Fauna: Get to Know the Ibex

    by iblatt Updated Mar 8, 2011

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    Ibex on their way to drink; Ein Gedi
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    Everybody likes the ibex. They have long horns curving backward elegantly, they move about in herds, and climb the rocky desert cliffs with no difficulty, as agile and graceful as can be.

    The ibex were hunted down in the past and their population dwindled, but in the past 55 years they are a protected species, and their numbers have increased impressively. The ibex is the symbol of the Nature and Park Authority in Israel.

    You can most easily see them in the Ein Gedi Nature Reserve, but they often also come to the kibbutz, where they know they will find food. In the early morning hours you can see them coming down to drink from the natural pools of the Nachal David stream.

    During the courtship season (September to November) you may be lucky and watch the males' courtship dance (rather clumsy for such a graceful animal!).

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  • iblatt's Profile Photo

    Arugot Lookout

    by iblatt Written Mar 6, 2011

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    View from Mitzpeh Arugot to the Dead Sea
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    In kibbutz Ein Gedi, at the northern end of the botanical garden, there is a good observation point (follow the signs to "Arugot Lookout" or "Mitzpeh Arugot" in Hebrew).

    From the roof of the Arugot Hall you have an excellent view all around:
    The Nature Reserve with the Arugot Canyon opening to the Dead Sea, the edge of the Judean Desert with the Mitzpeh Ein Gedi cliffs, a palm plantation, the ancient settlement of Tel Goren and the ancient synagogue (in the distance), and the kibbutz itself with its botanical garden.

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  • iblatt's Profile Photo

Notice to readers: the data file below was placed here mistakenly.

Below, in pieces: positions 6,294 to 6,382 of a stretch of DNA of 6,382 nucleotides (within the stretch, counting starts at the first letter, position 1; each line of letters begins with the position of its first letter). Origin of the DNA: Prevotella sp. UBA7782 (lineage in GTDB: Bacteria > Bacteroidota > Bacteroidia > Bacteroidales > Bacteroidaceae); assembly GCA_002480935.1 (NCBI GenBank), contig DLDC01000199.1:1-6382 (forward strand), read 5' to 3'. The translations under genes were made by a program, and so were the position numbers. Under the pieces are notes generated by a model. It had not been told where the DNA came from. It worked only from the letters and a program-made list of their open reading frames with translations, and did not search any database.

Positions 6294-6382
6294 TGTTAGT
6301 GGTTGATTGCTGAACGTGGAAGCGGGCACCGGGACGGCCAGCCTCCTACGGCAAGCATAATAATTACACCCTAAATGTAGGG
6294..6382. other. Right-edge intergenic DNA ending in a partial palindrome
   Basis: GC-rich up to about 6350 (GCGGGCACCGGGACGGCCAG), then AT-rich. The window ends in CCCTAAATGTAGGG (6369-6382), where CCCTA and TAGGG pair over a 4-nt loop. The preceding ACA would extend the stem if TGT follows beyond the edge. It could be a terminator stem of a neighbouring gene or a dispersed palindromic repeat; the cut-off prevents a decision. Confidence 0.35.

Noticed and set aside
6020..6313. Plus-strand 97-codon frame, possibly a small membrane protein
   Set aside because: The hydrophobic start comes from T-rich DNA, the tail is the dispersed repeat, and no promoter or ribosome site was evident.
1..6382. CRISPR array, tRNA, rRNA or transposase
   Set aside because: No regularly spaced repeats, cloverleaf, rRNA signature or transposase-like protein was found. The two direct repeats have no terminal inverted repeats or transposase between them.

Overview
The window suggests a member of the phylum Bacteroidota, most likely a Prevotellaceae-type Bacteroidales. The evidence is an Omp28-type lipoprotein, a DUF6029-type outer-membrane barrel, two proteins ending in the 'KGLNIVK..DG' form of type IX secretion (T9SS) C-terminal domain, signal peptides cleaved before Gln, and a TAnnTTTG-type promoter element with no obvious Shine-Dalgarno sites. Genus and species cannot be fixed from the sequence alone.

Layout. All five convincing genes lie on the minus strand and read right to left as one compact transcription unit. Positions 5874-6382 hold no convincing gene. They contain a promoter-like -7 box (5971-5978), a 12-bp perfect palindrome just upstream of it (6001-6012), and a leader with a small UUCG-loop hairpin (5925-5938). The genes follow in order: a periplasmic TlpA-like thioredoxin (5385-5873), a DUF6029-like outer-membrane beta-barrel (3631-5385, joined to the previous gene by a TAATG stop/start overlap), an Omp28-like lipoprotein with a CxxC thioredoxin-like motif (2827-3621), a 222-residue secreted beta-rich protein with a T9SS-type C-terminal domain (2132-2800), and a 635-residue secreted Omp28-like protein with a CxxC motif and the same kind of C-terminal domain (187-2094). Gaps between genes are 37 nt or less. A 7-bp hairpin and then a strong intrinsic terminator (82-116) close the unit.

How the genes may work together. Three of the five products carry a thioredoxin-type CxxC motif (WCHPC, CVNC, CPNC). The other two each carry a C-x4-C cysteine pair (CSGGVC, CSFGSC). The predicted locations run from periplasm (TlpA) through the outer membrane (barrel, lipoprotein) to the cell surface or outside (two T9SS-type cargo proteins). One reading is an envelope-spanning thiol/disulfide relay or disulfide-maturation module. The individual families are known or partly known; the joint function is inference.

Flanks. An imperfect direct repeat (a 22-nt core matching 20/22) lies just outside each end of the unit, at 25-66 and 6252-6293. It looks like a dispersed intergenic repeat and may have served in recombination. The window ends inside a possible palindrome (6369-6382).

Ein Gedi Botanical Garden

    by iblatt Updated Mar 6, 2011

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    Ein Gedi Botanical Garden
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    When Kibbutz Ein Gedi was first erected in its present location, in the early 1960s, it stood on a bare desert hill overlooking the Dead Sea, with no shade or vegetation. The kibbutz members cleverly used the Ein Gedi spring water to create a beautiful green village with lots of bushes and trees giving shade in the scorching sun.

    The special climate of the Ein Gedi oasis helped create a home for various kinds of trees and shrubs, imported from remote corners of the world. You can see baobab trees from Africa, others from Madagascar and South America. There are also cacti and succulents, as befitting a desert botanical garden.

    The best thing about the Ein Gedi botanical garden is that it's everywhere: The kibbutz residential houses, public areas and the resort hotel are all surrounded by unusual and beautiful vegetation.

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  • iblatt's Profile Photo

    Nature Reserve: Upper David's Canyon

    by iblatt Updated Mar 5, 2011

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    In Upper Nachal David, Ein Gedi
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    If you want to extend your nature hike in Ein Gedi beyond the basic "Waterfall Trail" of Lower Nachal David, take the 3-4 hour long Upper Nachal David trail. It starts from the trail fork near David's Waterfall.

    This trail is graded medium difficulty, and a sign at the fork warns it is for "fit hikers" only. The trail climbs up to the mid-cliff-level, through Shulamit's Spring, the Dodim Cave, then further south via the Ein Gedi Spring towards Tel Goren.